for God is in it. I would not intimate in these remarks, that different states of society may not be more or less favorable to the propagation of the Gospel; nor deny that auxiliary agencies may be employed to unfold, diffuse, and enforce the truth of God; and least of all would I affirm that the Gospel will leave a nation as it finds it. Civilization and the useful arts of life, letters and refinement, in one word, all that can elevate man in the scale of being, promote his happiness, or adorn and beautify his social character, have never failed, other things being favorable, to follow in the footsteps of this revelation from heaven.

2. The Gospel is suited to the common wants of man.


This system was not contrived to relieve us from some factitious evils, nor to minister to our artificial wants; but it contemplates the world in its true light, and undertakes at once to mitigate, and ultimately to root out, all suffering from the kingdom of Christ.

And here we may see the difference between the Gospel and every antagonist and conflicting system. It is the difference between what is particular and what is general-between what is limited to individuals, and what is common to all men-between what is restricted to one country or one age, and what may be applied with equal propriety and practical effect to every country of the globe, or to every period from the beginning to the end of time. The Gospel overlooks, as unworthy of its high and heavenly aims, that which is circumstantial, local, and temporary; and selects, as the object of its benevolence, that which is essential, unlimited, and enduring.

Among the pagans, many a deity has derived his existence from a mountain, stream, or forest. Altars and forms of worship have been called into being to avert some impending calamity, to stay

ity, to stay the ravages of famine, to mitigate the rage of pestilence, or to turn aside the bloody scourge of war.

The form and productions of a country, the customs of domestic and social life, the prevalence of certain types of disease, the peaceful or warlike habits of a people, and an endless catalogue of like circum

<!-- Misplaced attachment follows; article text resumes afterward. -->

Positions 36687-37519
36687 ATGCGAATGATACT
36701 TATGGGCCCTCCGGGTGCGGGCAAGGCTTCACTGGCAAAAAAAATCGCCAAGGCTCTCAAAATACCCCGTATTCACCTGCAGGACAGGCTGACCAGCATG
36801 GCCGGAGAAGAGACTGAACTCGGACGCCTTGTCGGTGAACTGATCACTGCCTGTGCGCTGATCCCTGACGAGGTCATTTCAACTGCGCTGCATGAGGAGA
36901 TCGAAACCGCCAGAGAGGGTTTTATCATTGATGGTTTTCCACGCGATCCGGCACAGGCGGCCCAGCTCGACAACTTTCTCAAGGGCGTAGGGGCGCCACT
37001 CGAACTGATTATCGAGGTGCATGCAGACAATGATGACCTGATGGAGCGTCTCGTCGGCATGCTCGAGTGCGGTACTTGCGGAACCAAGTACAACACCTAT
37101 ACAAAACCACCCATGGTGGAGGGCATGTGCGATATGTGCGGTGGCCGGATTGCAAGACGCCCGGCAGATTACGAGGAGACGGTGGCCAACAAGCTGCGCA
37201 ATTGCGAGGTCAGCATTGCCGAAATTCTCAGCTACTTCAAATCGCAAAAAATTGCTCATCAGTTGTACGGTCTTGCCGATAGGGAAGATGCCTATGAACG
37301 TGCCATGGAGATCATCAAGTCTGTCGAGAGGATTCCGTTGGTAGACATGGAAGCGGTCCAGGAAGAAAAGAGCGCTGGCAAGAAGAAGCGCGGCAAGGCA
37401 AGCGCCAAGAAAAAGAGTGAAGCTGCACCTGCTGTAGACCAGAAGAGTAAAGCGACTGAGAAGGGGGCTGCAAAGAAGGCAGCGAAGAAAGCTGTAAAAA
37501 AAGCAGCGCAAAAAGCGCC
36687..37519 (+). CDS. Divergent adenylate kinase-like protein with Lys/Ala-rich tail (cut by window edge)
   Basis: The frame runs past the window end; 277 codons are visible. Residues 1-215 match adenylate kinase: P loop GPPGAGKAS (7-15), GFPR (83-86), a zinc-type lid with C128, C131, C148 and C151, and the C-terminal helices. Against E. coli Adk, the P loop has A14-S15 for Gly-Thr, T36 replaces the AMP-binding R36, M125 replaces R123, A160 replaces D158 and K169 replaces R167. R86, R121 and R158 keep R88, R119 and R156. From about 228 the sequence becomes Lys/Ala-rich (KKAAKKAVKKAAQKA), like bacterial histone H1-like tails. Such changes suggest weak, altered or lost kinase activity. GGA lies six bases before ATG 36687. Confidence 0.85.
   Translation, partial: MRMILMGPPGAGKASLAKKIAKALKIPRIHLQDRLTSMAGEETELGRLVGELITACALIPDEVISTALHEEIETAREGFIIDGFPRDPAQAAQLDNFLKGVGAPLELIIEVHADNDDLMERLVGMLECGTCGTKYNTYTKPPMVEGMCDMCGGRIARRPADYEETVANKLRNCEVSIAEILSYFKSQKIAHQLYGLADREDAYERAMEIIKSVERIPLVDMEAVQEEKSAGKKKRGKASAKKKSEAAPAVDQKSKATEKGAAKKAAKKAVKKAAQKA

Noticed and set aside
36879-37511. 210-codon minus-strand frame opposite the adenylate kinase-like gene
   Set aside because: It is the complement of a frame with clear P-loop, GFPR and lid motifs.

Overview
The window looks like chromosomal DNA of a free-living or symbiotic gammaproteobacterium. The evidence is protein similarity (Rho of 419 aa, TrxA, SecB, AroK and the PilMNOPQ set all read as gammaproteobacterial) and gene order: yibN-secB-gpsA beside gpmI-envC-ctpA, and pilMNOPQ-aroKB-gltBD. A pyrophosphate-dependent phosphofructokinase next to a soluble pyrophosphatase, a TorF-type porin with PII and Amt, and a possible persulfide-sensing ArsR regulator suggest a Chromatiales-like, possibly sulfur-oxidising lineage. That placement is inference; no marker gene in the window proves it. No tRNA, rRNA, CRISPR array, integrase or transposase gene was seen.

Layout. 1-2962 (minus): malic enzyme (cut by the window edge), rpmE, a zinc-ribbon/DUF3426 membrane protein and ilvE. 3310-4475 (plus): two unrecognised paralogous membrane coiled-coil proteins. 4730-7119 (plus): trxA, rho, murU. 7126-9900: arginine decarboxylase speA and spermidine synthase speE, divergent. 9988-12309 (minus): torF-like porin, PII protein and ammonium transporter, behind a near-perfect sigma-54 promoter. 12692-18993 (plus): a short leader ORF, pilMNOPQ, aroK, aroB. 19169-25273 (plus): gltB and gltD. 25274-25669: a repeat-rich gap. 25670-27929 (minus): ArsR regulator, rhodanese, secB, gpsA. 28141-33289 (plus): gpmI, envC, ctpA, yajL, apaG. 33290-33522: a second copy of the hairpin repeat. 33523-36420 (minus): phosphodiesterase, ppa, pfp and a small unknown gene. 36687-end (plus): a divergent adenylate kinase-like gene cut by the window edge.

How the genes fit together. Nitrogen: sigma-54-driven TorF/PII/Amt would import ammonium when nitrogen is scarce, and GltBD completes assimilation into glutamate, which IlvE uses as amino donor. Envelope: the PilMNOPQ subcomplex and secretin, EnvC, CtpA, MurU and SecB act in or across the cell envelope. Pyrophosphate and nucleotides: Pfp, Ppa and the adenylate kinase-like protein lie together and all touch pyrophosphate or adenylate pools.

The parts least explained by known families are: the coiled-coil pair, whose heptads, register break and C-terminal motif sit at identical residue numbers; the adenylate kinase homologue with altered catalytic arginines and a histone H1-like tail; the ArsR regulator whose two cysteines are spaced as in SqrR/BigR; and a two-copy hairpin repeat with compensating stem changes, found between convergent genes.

stances, have not only shaped and modified, but have actually created systems of religious belief and practice.

But the Gospel is constructed upon another principle. It professes to supply what is most needful for man, upon a nobler and more magnificent scale. It never attempts, as most false religions do, to remove the trivial and incidental evils of life; to guard men against the disabilities which belong to their specific circumstances; nor to ward off disease or death by charms or talismanic power; but regarding all these as light afflictions which endure but for a moment, it settles down at once upon the common wants of men, as pilgrims on the earth and the heirs of eternity.

A few of the common wants of our dying world, for which the Gospel effectually provides, may very properly be enumerated in this place.

Man, in relation to all kinds of knowledge, is the subject of instruction; and in nothing does he more imperatively demand it than in religion. The lights of this world have become so dimmed, that he never clearly sees, nor fully performs his duties to God or his fellows, till a purer and brighter orb in heaven shines upon him. Sin has well nigh obliterated the perceptions of God and duty from the human mind. The world is perishing for the want of spiritual knowledge. This is seen and felt every where. Not a soul on earth can find the way to heaven without the special